General Strike

We spoke at the General Strike against Doug Ford, drawing attention to his pitiful climate plan and lack of support for Indigenous people in Ontario. For the speech, we were joined by Vanessa Gray from Porcupine Warriors.


We launched a crowd-funding campaign to put Climate Crisis Ads in the TTC and raised $10,000 in two weeks. Our ads ran throughout August and people told us they overheard conversations about the crisis as a result. Special thanks to our anonymous, but awesome, volunteer graphic designer!

Climate Emergency Lobbying

We teamed up with MOBILIZETO to lobby City Hall to declare a Climate Emergency. In an early meeting with Mike Layton, we learned that the motion was unlikely to pass because the Mayor was opposed. So we focused our efforts on John Tory, creating postcards with his address and launching an open letter from staff, students and alumni of John Tory’s high school.  In September, John Tory introduced a climate emergency motion himself and it passed unanimously.



ALLemailsALL: For Earth Day, we encouraged people to email EVERYONE in their address book with a personal message about climate change.

Amazon Fires Petition: In August, we petitioned then Foreign Affairs Minister Chrystia Freeland to consider Brazil’s assault on the Amazon and the Indigenous people living there before advancing the Mercosur trade deal. We also passed the petition on to our new Minister, François-Philippe Champagne.

Climate Letter/Call Challenge: We challenged people to post a pic on social media with the hashtag #climateletterchallenge/#climatecallchallenge and send a letter or call for each like or share it got. If you missed it you can still participate.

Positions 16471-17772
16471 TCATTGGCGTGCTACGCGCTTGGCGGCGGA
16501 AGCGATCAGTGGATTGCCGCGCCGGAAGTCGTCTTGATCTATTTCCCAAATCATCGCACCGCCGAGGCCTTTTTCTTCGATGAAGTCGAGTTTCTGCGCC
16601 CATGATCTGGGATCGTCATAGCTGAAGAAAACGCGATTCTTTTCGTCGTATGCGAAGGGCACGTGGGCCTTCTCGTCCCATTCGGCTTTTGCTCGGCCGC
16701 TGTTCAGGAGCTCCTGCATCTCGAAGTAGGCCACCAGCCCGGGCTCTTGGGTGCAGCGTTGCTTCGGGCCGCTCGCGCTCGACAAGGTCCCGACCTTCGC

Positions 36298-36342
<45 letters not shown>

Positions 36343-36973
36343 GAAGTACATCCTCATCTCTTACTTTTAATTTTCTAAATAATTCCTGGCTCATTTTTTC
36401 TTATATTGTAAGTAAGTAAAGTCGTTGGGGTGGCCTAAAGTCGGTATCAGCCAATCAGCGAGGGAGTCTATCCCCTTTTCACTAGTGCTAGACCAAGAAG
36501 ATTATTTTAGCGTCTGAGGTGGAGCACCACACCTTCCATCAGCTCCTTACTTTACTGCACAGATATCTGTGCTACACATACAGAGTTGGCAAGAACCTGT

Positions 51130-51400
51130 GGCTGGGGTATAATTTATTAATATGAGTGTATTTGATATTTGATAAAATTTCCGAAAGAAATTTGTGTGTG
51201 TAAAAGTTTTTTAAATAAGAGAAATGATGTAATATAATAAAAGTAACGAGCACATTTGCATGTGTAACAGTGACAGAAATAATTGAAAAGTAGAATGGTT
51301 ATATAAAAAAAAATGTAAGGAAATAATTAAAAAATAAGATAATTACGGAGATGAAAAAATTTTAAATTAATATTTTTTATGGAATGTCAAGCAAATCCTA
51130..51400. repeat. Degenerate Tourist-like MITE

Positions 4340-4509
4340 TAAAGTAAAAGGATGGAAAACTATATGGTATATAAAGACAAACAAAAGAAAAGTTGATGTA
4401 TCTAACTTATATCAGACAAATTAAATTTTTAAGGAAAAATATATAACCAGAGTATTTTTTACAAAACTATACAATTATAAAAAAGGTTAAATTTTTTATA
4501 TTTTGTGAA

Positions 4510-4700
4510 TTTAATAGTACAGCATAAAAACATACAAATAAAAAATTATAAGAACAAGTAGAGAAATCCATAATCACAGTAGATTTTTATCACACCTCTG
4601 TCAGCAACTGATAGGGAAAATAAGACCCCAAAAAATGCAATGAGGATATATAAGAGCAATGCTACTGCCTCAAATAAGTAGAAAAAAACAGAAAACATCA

Local Business for Climate: A way for businesses to show support for youth climate strikers by displaying posters in their window or information on their website.

T(C)DSB School Strike Support: We created a form that let people email the Director asking him to forgive student absences on the day of the school strike — once the emails started pouring in, the school board announced that students could be absent from school for the strike with a letter from parents.

Youtube Channel: We also taught ourselves video editing and set up a youtube channel!

What’s the Plan for 2020?

2020 will be a make or break year for keeping our planet under 2 degrees of warming. In 2019, the climate movement created widespread awareness and support for strong government action. But that support hasn’t translated into policies. We need more people to move from supporting climate action in an abstract way to actively lobbying politicians and corporate leaders.  We have several projects brewing — targeted lobbying, a bank switch campaign, a campaign to get climate news out of the enviro silo — but we are going to need a lot of help!  Please get in touch [Contact [@] climatepledgecollective.org] about joining our volunteer list or signing up for our slack.